With the assistance of USDA, the Global Rust Initiative (GRI) was established to guide research on stem rust as an outcome of the May 2005 Expert Panel Report of ug99 in Kenya and Ethiopia and the potential for impact in neighbouring regions and beyond.

This was later named The Borlaug Rust Initiative (BGRI), the founder replacing the Gloval Rust Initiative (GRI) established with the aim of:

  1. Reviewing the characteristics of the disease and its potential for worldwide devastation,
  2. Assessing the current situation in Eastern Africa regarding the occurrence of new physiological cases,
  3. Assessing the vulnerability of other geographies to these races, and
  4. The propose a strategies for dealing with the threat

Through BGRI the Durable Rust Resistance in Wheat Project (DRRW) was born. The Durable resistance in Wheat project, a collaborative effort begun in April 2008, and now includes 22 research institutions around the world, led by Cornell university, sort to mitigate rust threats through coordinated activities. The project aims at harnessing recent advances in genomics to introduce non-host resistance (immunity) into wheat.

The achievements so far include the screening of over 300,000 accessions of wheat germplasm. Over 30 countries participate in the Global screening site at the KARI- Njoro Centre. Through this activity, 8 wheat varieties with notable resistance in ug99 have been released. We view this as a breakthrough and we owe much of this success to efforts by Norman Borlaug.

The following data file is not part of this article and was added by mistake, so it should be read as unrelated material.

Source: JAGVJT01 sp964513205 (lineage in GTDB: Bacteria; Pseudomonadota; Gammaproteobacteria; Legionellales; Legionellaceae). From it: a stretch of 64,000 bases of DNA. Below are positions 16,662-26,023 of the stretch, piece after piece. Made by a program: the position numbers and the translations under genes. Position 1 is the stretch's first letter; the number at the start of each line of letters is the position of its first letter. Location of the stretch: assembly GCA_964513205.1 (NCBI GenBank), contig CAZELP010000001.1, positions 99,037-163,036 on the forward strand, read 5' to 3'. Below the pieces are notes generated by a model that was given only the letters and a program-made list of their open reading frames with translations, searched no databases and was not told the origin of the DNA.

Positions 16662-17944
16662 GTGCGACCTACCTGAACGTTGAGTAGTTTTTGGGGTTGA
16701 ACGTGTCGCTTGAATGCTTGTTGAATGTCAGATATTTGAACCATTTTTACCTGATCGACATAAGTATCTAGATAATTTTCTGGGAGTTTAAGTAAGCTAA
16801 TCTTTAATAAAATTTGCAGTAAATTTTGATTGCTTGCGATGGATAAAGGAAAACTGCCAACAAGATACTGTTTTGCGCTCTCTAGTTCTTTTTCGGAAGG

Ladies and Gentlemen, we are here to share on the Borlaug LEAP and it would be fitting to the occasion if I mentioned on what the BGRI project has accomplished in capacity building. Through this programme, KARI in collaboration with CIMMYT and other institutions, BGRI organises for an international annual training course in notes taking scoring and data entry at KARI-Njoro. The course usually trains 30 students in average and so far 150 scientists have benefitted.

Internally, KARI scientists have benefitted from the Programme by training two Doctorates, One Masterate, 5 short courses and undertaken 15 learning visits. Additionally, we have 10 scientists currently training at a Master’s level. The BGRI has also facilitated KARI scientists to attend workshops, conferences every year in several countries. These include Mexico, USA, Australia, China, Russia, India, Egypt, Ethiopia et cetra

Ladies and Gentlemen, it would not have been easy to realize these accomplishments without focused leadership and effective collaboration. KARI looks forward to build on the lessons learned from current activities to benefit moer from the Borlaug LEAP. Thank you.

 

 

 

Speech Type: 
Other Key Events
Office: 
Speeches by key figures
Date: 
Mon, 2014-03-03
Author: 
Prof Njoka

Message from Director

Prof. J.T. Njoka

Director's Message